Now all that remains of my Palette stash is one half of the Asphalt Heather that I used for the icord border.  I had hoped it would finish that off, but I suppose kitties will be getting some updated cat toys instead.  Oh well!

I used a tutorial by Shelly Kang found here.  Her version called for knitting each new piece by picking up stitches from already existing pieces, but I preferred to knit each individually.  My way was more portable, but made for a lot more finishing at the end of the process--about a week's worth of sewing.  But now it's done, yay!  Here's a close up of the little mitred squares:
 My way also meant that my little diamonds don't all point in the same direction.  There really isn't a reason for this except that I was lazy and didn't think Branwen would care.  Should you decide to dive into this project and wanted to sew everything together at the end (not recommended on either count), there's no reason why you couldn't sew them all in the same direction. 

 In all it was a very easy project, but it was also majorly time consuming.  If you don't have an extensive collection of sock yarn bits, you should probably stay away.  However, it was great for using up some useless stash of mine and as a long-term project with no real deadline. 

My other big reason for knitting this blanket was as a distraction for Little Kitty.  For some reason I'll never understand, she loooves to knead handknit fabric.  This is a major problem for anything I might want to give away or wear later--no snags kthxbai. 

But now she has her own designated kneading blanket that she can enjoy without destroying more projects.  I've already found her kneading it a couple of times and she sure likes to lie on it.
She looks happy, right?  Enjoy it, Little Kitty!

Now that that crazy project is done, I can focus on my other WIPs, like Mel's shawl, a cowl for me, and more in my dishcloth series.  Next time, if I finally manage to give them away, I might have my crazy pay it forwards to share!

Car news: I have a new car!!  I decided to go with the Mazda3 and I'm already in love!  It's red and shiny and has all the new toys my Protege lacked (I mean, that thing didn't even have power windows!).  Very happy, yay!



Wednesday, June 1, 2011

Royal Wedding: A Book Review

Sorry guys, I don't have any pretty new FOs to show you today.  I'm getting really, really close on that blanket.  I know it's been at 95% for ages, but I'm actually nearly done with sewing all the little pieces together and then I don't imagine the border will take me very long.  Little Kitty will get her new blankie very soon!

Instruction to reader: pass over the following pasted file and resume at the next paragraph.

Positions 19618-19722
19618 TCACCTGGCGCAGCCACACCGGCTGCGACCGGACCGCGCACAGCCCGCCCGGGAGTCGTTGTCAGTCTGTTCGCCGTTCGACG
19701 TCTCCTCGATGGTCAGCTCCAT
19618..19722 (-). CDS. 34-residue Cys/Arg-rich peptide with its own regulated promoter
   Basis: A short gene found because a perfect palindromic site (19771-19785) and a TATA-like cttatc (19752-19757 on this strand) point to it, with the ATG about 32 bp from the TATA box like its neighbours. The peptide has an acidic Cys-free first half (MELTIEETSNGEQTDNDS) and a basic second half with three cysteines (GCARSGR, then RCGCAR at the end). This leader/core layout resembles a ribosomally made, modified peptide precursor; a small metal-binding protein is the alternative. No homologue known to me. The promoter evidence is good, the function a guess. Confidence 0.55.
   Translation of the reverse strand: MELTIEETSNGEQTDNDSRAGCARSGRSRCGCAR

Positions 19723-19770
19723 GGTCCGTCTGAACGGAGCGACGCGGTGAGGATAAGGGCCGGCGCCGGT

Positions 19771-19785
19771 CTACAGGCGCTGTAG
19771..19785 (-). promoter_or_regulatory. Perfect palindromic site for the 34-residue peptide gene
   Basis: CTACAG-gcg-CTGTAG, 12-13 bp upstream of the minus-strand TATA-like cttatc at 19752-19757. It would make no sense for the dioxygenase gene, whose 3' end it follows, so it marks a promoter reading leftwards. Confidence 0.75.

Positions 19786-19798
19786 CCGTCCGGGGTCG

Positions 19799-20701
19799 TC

I must admit that I'm not very close on the 4 (yeah) other projects I'm working on...Oh well.  You can check out my progress in the cool Ravelry widget I have going in the sidebar!

However, I do want to share some Royal Wedding geekery with you.  Now, I didn't get up at 5am to watch, but I did have a little viewing tea party with some friends.  We got dressed up, sipped champagne, and watched the new royal couple exchange vows in Westminster Abbey.  Now don't hate--I got to wear a pretty dress and use my wedding china that's been sitting in a box in my mother's attic for a year and a half.  Plus Kate and Pippa's dresses were totally drool-worthy.  There are pictures of our party somewhere, but I don't have them.  Sorry.

"What gives?" you must be saying.  "This is not knitting related!"  Wrong.  In my travels across the internet, I found this darling video of a knitted royal wedding party:

So cute.  I can't get over how adorable the queen and her little corgis are.  I had to find the patterns for these sweet little dolls.  And Lo, I found them.  This book by Fiona Goble arrived in my mailbox just last week:

I haven't knit any of the patterns yet, but even if you don't knit, this book is worth a read.  There are little stories and mini-biographies (okay, really mini) for each of the characters and in the back pocket is a cardboard cutout for recreating the scene on the balcony!  It has the Queen, Prince Phillip, Prince Charles and Camilla, Prince Harry, corgis, the Archbishop of Canterbury, footmen, and of course, the Royal Couple. The instructions are more detailed than any other knitting pattern I've ever seen, complete with suggestions for embellishments, like flowers, sequins, and lace.

The only problem is that the book was written before the wedding took place, so if I do knit anything in there, I will have to make some costume adjustments and add Pippa and the grumpy bridesmaids!  I wouldn't say it's the best $12 I ever spent, but totally worth it--well written and utterly adorable!

House update: we're putting house hunting on the back burner for a little while.  My job isn't looking as secure as it could be, my car needs replacing, and we want to be able to pay for Walker's schooling out of pocket.  We'll still look for great opportunities, but until Walker gets his CPA (projected for January 2013), we aren't going to look very hard.  However, this does mean that yours truly gets a pretty new car.  I haven't made any solid decisions yet, but by my next post, I might have a nice new ride!

Something pretty for you next time, I promise!